Built in 1986, the Tacoma Sheraton appeared not to have been vacuumed since opening day. I had an uneasy feeling about this hotel from the moment I walked into the lobby and I was not disappointed. As I checked in (I was a speaker at a conference, and my room was to be part of the master bill), I verified the billing arrangements only to be told I was to pay for my own room. I told the front desk clerk to look into this and just to check me in. This was eventually resolved, eventually, but the front desk clerk needs further training in how to interface with guests. Aside from this person, everyone else at the hotel was exceptionally pleasant and friendly.
WHERE IS IT?
It’s in Tacoma. I only went there to speak at a conference. Why the organizers selected this venue is beyond me.
I was given a room on the 22nd floor, a “Preferred Floor,” with a view of the water, some buildings, and a few condemned houses that wouldn’t have looked out of place in a third world country.
The room was spacious and the armoire smelled of fresh cedar. It did not seem very clean; the furnishings were old and tired. The bath, which had an almost brand new shower curtain, also had a three-foot long hair curling around it. The lighting in the bathroom sometimes took a minute or two to get to a decent level of brightness.
ROAD WARRIOR SUPPORT
The hotel is tired and faded but it boasts wireless Internet in every room. What the hotel doesn’t promise, however, is that there will be working Internet.
As I sat in my room with a colleague, preparing for my presentation, every tab on my browser was replaced by a Sheraton “Connect to the Internet” tab, which in many cases just would not go away. Only rarely was I able to connect to a page and that lasted at most for a minute or two.
To the hotel’s credit, the front desk clerk immediately offered to credit the cost of the Internet (”why should you pay for something if it’s not working?”) but on the whole, I’d rather have working Internet and pay the fee.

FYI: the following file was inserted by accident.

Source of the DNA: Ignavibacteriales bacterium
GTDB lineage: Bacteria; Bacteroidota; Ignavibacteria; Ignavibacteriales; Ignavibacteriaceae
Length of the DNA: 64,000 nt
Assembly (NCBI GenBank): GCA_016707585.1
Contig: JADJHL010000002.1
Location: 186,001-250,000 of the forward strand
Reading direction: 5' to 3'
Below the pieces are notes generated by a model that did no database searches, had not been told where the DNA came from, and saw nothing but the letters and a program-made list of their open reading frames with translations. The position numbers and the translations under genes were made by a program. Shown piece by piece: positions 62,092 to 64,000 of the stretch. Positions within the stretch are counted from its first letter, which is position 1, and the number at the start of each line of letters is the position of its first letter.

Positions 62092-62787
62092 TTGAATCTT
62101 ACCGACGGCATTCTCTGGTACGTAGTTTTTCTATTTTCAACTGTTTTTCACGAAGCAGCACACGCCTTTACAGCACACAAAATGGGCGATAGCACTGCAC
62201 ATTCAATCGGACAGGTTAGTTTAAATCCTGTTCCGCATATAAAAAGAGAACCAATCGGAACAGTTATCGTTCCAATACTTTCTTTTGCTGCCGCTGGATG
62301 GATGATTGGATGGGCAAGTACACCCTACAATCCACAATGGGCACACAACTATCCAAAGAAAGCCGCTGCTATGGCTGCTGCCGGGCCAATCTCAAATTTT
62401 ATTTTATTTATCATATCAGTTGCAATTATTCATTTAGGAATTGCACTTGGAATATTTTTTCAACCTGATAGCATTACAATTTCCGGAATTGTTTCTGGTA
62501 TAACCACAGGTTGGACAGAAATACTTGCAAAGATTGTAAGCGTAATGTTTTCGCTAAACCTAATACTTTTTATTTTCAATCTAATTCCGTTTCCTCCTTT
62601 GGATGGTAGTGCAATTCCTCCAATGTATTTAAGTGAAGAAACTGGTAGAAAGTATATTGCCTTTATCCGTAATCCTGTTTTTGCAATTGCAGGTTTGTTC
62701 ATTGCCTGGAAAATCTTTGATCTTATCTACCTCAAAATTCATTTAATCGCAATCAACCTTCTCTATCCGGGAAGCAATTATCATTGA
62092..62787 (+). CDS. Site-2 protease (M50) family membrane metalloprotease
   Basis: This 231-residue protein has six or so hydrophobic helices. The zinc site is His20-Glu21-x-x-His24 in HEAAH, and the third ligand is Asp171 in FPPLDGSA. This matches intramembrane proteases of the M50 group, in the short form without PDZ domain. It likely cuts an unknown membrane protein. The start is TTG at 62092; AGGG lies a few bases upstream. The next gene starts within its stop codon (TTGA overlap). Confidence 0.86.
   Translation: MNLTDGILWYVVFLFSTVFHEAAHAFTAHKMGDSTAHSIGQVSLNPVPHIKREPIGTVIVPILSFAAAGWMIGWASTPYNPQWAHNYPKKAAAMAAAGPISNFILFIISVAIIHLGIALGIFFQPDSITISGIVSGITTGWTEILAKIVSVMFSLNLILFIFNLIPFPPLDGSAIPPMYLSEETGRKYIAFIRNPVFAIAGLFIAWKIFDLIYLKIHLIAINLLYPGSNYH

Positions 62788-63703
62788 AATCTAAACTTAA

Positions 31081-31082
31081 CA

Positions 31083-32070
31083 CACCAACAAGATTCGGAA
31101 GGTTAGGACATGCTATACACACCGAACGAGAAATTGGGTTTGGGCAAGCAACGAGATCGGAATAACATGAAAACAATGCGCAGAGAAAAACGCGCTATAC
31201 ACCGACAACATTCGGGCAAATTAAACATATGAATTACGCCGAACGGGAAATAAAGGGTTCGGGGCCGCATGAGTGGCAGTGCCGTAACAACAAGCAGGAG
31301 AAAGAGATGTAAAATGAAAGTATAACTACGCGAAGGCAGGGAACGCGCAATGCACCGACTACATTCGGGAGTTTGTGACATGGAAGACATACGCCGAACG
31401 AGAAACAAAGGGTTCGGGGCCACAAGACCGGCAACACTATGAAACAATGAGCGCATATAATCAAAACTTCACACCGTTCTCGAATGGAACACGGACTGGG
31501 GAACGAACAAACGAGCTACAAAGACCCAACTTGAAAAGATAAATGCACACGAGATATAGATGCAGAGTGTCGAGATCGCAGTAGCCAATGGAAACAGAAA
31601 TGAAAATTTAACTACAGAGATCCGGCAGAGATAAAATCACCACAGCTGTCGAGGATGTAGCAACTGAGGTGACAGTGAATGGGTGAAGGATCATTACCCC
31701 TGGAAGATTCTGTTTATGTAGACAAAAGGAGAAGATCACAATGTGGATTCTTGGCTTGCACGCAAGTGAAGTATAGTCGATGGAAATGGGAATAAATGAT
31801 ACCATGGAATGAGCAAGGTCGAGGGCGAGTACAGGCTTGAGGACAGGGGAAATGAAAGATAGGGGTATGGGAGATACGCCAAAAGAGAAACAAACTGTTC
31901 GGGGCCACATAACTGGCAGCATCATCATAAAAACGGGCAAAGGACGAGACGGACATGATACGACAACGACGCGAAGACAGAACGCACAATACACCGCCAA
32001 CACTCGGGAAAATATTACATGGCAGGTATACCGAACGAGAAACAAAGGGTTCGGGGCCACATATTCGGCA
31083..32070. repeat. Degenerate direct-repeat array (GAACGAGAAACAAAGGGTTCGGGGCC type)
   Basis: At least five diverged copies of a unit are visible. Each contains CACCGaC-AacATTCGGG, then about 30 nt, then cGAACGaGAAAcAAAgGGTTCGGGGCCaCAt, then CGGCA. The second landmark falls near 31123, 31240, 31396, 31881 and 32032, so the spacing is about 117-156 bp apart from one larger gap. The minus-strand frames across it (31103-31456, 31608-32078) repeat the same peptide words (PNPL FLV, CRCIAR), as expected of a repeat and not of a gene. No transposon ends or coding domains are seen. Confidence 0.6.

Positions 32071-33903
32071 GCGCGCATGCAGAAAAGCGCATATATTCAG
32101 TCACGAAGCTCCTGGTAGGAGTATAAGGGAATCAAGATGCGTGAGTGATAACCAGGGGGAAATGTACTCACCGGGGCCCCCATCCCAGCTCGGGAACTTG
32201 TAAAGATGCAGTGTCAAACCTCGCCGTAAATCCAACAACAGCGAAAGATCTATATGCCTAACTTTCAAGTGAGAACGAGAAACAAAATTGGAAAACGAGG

The next morning, the system was “working”. It was slow, but at least it worked.
RESTAURANTS AND BARS
The rooftop lounge would have been pleasant if its furnishings hadn’t appeared to come out of a thrift store. The view of Tacoma at night was much prettier than when the city was actually visible during the day. Service was pleasant but sporadic. The restaurant served a hearty buffet breakfast and the service was excellent.
BUSINESS AND MEETING FACILITIES
Meeting rooms were exceptionally well sound-proofed although very bland. Two of the meals (a sit-down lunch and dinner banquet) were quite good all things considered; the buffet lunch left a bad taste in my mouth, literally. The on-site AV company managed to change mic and sound board configurations (I was presenting three times and the sessions were being recorded for an eventual podcast) without explanation. They connected our recorder to an input rather than an output so the first session was lost.
I was too busy trying to get the Internet to work than to seek out the gym.
I couldn’t wait to leave. And I could not in good conscience recommend this to anyone nor would I ever come back. There are far nicer hotels nearby in such cities such Redmond and Bellevue. The carpeting in the elevators and halls looked like it had last been cleaned when Jimmy Carter was president. Breakfast trays from room service that were near the elevator on my floor mid-morning were still there when I returned at 5 p.m.
–Jonathan B. Spira is the Editor of Executive Road Warrior and Chief Analyst at Basex, a knowledge economy research firm.